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3 years ago  ::  Mar 29, 2012 - 7:27PM #71
Erey
Posts: 19,171

Mar 29, 2012 -- 6:58PM, christine3 wrote:


Mar 29, 2012 -- 6:49PM, Erey wrote:


Mar 29, 2012 -- 5:32PM, solfeggio wrote:



'All animals are equal, but some animals are more equal than others.'


People really do believe that.


 


 




I believe that and I am not ashamed of it.  I am sorry, a cockroach is not equal to my dog (or your dog).  A sparrow is not equal to a tiger.  There is a hiearchy that exists because it makes sense.  Let me say before people get nuts that this does not mean that I advocate running around biting the heads off sparrows or stomping all over toads.  I don't.  I just mean that there are valid and usefull reasons that human societies value certain animals over others. 


Personally, I find this idea that all animals should be valued exactly the same to be completely unfeasible and really just ridiculous.  I am perfectly happy to intervene on what appears to be a lost dog.  I am not going to go too far out of my way for a rat that lives out in my yard. 


I think what should be advocated is a higher degree of care and concern for all animals.  not this mamby pamby idea that you have to declare a common house spider equal to a blue whale. 


I too like to feed the birds and squirells that live outside my home and I suppose by default I probably feed the rats too. 


I have given little creatures a helping hand because I could.  I could pick up the baby bird and place it on a higher branch.  I could stop for a toad in my path.  But some animals are more valued by me and valued by society.  For those animals I am willing to engage in more efforts for them.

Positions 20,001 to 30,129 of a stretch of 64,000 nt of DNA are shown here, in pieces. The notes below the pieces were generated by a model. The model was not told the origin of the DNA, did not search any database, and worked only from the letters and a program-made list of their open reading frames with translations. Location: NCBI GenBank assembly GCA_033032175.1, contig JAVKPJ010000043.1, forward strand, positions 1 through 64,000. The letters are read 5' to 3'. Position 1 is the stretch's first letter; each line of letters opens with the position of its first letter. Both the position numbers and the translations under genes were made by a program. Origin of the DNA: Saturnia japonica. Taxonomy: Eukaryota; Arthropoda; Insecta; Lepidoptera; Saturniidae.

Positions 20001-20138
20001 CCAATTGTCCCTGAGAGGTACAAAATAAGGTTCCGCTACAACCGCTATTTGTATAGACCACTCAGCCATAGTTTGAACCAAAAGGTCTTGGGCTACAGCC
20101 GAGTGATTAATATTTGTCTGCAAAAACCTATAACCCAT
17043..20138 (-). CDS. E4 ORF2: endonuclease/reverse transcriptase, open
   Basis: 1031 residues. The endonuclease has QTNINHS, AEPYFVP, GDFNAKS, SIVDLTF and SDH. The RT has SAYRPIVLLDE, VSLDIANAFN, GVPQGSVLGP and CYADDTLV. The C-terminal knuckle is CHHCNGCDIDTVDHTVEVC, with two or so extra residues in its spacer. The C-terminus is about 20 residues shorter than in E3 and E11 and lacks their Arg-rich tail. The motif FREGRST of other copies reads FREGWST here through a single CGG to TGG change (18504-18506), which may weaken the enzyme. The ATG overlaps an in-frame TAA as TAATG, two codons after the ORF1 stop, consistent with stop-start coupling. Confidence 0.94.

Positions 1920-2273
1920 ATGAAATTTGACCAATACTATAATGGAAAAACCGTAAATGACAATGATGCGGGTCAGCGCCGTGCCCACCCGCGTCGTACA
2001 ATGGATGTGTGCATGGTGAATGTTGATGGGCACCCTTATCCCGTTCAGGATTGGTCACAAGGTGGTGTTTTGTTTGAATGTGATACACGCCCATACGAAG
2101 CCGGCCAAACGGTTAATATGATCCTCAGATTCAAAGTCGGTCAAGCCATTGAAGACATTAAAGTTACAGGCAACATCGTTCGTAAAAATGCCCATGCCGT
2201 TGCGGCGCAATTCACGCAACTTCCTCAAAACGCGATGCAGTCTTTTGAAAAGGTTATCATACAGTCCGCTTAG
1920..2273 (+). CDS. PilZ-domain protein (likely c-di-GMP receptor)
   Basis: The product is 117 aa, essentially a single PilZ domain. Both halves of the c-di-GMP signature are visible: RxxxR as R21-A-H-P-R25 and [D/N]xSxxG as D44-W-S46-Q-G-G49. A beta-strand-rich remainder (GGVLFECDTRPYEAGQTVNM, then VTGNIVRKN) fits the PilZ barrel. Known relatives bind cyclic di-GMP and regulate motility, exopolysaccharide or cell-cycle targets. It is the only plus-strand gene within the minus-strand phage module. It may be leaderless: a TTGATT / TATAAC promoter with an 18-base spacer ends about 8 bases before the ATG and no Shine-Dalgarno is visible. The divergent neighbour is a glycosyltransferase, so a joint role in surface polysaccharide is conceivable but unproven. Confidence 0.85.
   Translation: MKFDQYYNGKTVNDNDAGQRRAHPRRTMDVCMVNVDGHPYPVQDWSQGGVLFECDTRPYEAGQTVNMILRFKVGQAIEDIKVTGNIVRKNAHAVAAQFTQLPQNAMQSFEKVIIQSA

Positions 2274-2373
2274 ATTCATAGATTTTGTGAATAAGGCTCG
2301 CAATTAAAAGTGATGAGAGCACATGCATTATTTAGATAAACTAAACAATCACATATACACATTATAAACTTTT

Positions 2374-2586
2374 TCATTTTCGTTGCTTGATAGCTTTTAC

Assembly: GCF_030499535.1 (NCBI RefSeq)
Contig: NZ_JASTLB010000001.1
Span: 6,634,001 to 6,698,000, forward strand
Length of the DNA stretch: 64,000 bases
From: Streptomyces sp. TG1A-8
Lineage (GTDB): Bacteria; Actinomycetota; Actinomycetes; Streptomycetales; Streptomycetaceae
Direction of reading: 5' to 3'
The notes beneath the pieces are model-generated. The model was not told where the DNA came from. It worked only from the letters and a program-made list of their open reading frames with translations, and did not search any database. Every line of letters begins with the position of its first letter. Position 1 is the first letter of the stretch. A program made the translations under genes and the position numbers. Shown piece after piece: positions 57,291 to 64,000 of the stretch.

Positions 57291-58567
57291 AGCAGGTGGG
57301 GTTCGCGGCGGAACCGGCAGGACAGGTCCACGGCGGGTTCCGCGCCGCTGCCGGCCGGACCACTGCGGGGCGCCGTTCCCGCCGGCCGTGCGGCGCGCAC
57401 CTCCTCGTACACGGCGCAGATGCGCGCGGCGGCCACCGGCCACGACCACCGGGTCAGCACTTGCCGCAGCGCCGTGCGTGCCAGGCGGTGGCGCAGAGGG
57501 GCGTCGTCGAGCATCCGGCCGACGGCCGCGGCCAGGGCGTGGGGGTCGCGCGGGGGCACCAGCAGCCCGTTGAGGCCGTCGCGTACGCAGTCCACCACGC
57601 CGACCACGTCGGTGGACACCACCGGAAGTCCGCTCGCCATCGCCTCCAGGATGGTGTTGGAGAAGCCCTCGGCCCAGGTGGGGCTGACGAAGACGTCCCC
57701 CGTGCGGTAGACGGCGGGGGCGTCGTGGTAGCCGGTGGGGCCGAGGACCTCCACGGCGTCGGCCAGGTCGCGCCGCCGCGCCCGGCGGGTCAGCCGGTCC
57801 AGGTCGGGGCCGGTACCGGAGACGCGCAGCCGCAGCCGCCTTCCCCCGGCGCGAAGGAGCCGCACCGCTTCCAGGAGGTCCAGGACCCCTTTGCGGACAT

The Animal Farm was comparing animals to animals, not to cockroaches and spiders, lol.  Anyway, all of life deserves respect.  That is what to be equal means, equal respect.  Now as far as equal intelligence, we all know that different animals have different superior traits to others, different intelligence to others.  There are things that people in general don't even know about animals and where they appear in the cosmic life, but that's a different thread.





All life does deserve respect.  Although to be honest I have a very hard time respecting the mosquitos that bite me or any bugs that invade my home.  But given the ability I would not choose to get rid of all termites or mosquitos.  But I am not respectful of them in my home.


I do think you can eat meat and be respectful of the animal.  you certainly feel you can ride a horse while respecting the horse. 

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3 years ago  ::  Mar 29, 2012 - 8:13PM #72
christine3
Posts: 7,665

Mar 29, 2012 -- 7:27PM, Erey wrote:



All life does deserve respect.  Although to be honest I have a very hard time respecting the mosquitos that bite me or any bugs that invade my home.  But given the ability I would not choose to get rid of all termites or mosquitos.  But I am not respectful of them in my home.


I do think you can eat meat and be respectful of the animal.  you certainly feel you can ride a horse while respecting the horse. 




Well, that was a nasty thing to say, and to judge.  I've known horses that wanted to give their human companions a ride.  It is all in the way they are treated.  Just as I want to take care of a horse, a horse wants to take care of me.  If you were around horses more you'd know that.  


I am not respectful of mosquitos in my home either.  But I have to say that to say your side of argument you pull it out to the extreme.


The Native Americans have been romanticized.  They killed and ate meat.  Sometimes they did it in horrific ways, whatever was easiest.  They appreciated food just like anybody.  They thought thankful thoughts with full bellies just like anybody.  Different tribes ate different food according to location.  East Coast were fishers and small game.  Plains Indians, if they were starving they'd eat their dogs and horses.  That would be when there was no alternative.  


I have to say that people should beware of reading one author.  They should read many authors and make their decisions about aboriginal Indians after taking in as much information as they can.